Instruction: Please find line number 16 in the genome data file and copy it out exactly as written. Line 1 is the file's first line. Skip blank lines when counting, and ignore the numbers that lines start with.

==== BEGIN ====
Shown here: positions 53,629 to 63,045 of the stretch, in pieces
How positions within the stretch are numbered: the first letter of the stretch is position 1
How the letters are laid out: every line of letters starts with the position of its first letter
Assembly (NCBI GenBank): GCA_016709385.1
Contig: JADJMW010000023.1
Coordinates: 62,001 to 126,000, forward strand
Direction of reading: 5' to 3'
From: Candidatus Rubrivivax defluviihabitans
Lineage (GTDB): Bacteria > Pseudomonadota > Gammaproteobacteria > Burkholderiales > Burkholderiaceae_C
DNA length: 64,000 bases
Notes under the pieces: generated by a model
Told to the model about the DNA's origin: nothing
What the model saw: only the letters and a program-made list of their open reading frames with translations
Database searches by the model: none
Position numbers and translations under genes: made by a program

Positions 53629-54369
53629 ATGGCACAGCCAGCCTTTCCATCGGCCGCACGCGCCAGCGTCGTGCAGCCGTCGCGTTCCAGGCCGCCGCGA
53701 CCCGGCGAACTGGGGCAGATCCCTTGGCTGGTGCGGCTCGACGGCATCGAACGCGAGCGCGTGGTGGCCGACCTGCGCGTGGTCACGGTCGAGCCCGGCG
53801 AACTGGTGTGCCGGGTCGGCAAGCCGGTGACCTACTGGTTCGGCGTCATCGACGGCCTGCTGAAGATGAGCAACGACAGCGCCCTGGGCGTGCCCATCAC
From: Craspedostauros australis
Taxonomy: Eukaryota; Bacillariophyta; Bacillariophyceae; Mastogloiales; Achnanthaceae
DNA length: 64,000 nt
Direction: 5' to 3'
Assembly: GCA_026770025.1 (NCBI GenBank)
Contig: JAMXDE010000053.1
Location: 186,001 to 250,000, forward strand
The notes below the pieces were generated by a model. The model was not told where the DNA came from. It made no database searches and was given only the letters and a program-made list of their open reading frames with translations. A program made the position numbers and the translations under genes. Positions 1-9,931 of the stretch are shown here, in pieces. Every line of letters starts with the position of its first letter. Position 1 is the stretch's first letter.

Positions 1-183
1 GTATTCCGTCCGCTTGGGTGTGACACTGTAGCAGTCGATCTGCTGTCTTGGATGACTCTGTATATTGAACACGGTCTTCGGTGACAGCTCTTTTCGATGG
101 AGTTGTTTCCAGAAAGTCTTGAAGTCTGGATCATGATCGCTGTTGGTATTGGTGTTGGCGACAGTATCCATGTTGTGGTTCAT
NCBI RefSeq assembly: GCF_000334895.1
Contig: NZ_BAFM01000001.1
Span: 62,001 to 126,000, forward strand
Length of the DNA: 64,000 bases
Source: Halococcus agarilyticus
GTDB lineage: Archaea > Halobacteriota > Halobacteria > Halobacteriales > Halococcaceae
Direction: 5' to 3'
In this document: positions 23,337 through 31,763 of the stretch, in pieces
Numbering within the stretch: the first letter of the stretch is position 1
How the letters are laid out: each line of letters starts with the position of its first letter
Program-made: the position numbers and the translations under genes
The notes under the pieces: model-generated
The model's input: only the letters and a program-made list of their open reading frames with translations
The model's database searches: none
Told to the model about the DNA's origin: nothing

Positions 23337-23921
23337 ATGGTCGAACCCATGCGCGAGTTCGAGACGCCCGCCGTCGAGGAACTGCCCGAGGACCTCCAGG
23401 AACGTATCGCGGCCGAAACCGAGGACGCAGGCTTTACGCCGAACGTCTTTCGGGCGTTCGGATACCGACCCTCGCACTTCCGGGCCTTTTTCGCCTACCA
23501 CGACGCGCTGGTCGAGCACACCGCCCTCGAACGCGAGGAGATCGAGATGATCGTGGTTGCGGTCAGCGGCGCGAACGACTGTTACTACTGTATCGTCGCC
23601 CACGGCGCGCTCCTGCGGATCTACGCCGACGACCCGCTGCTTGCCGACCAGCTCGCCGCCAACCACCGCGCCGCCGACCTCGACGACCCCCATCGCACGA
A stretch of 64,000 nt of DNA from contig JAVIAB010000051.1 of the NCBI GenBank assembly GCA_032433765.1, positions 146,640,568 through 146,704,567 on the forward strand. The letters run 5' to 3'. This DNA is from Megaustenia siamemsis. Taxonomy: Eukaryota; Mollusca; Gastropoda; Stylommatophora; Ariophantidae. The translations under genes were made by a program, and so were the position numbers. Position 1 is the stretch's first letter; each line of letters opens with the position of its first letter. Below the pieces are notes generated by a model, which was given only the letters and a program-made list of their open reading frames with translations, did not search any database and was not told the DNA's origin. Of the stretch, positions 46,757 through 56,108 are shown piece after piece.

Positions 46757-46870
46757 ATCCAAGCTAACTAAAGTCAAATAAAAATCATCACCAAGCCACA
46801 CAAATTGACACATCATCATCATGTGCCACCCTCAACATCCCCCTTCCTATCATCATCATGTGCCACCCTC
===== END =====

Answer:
Positions 53629-54369